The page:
Today, 12 January 2016, a group of unemployed Saharawi graduates have started a hunger strike to demand respect for their right to work. The group is staying at the local headquarters of the Moroccan Association for Human Rights (AMDH) in El Aaiun - the capital city of occupied Western Sahara.
To the Saharawi youth, who grew up as second class citizens under a brutal occupation, this was the proverbial straw that broke the camel's back. Since mid-December, they've been protesting practically every day. The Moroccan police responds to the demonstrations in their usual way; with disproportionate use of police violence.
Morocco occupies the major part of its neighbouring country, Western Sahara. Entering into business deals with Moroccan companies or authorities in the occupied territories gives an impression of political legitimacy to the occupation. It also gives job opportunities to Moroccan settlers and income to the Moroccan government. Western Sahara Resource Watch demands foreign companies leave Western Sahara until a solution to the conflict is found.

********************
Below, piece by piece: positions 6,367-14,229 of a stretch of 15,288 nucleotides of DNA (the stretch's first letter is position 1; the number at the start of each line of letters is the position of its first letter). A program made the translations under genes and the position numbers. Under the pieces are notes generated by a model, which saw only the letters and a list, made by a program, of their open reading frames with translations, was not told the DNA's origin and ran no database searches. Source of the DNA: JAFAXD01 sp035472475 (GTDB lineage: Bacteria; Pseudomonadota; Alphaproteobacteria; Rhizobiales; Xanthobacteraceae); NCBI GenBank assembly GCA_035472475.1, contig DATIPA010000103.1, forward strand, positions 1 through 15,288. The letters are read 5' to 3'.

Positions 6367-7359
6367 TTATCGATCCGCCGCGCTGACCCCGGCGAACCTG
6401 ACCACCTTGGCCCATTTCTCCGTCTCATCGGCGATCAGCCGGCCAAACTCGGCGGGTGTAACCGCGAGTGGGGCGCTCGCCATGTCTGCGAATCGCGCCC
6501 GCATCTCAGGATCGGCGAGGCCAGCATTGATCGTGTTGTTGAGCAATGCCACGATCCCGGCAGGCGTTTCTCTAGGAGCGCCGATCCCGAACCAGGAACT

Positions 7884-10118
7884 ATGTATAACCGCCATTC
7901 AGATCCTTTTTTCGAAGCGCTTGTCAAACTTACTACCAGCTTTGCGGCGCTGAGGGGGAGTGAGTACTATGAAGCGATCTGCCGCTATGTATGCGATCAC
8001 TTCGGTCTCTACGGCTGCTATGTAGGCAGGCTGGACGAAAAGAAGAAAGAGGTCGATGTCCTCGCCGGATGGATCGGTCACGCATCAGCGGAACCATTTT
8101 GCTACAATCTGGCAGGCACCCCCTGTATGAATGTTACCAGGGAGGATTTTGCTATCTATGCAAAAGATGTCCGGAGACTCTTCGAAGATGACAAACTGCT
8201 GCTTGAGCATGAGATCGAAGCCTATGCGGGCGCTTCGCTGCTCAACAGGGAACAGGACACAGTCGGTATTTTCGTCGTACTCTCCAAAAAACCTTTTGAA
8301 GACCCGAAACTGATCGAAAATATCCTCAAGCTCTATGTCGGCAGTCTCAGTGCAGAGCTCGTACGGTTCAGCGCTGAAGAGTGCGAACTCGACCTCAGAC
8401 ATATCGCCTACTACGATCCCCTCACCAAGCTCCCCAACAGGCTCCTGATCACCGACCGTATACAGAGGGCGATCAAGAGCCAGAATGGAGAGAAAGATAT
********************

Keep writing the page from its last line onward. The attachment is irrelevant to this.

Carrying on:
It's not easy keeping up with all the different legal proceedings relating to Western Sahara. For the sake of clarity, here's an overview of the three different cases at the Court of Justice of the European Union.
Leading activists from Western Sahara are condemned to sentences ranging from 20 years to life imprisonment in connection to a mass protest in 2010 denouncing the Saharawi people’s social and economic marginalization in their occupied land; the Gdeim Izik protest camp.
At COP22, beware of what you read about Morocco’s renewable energy efforts. An increasing part of the projects take place in the occupied territory of Western Sahara and is used for mineral plunder, new WSRW report documents.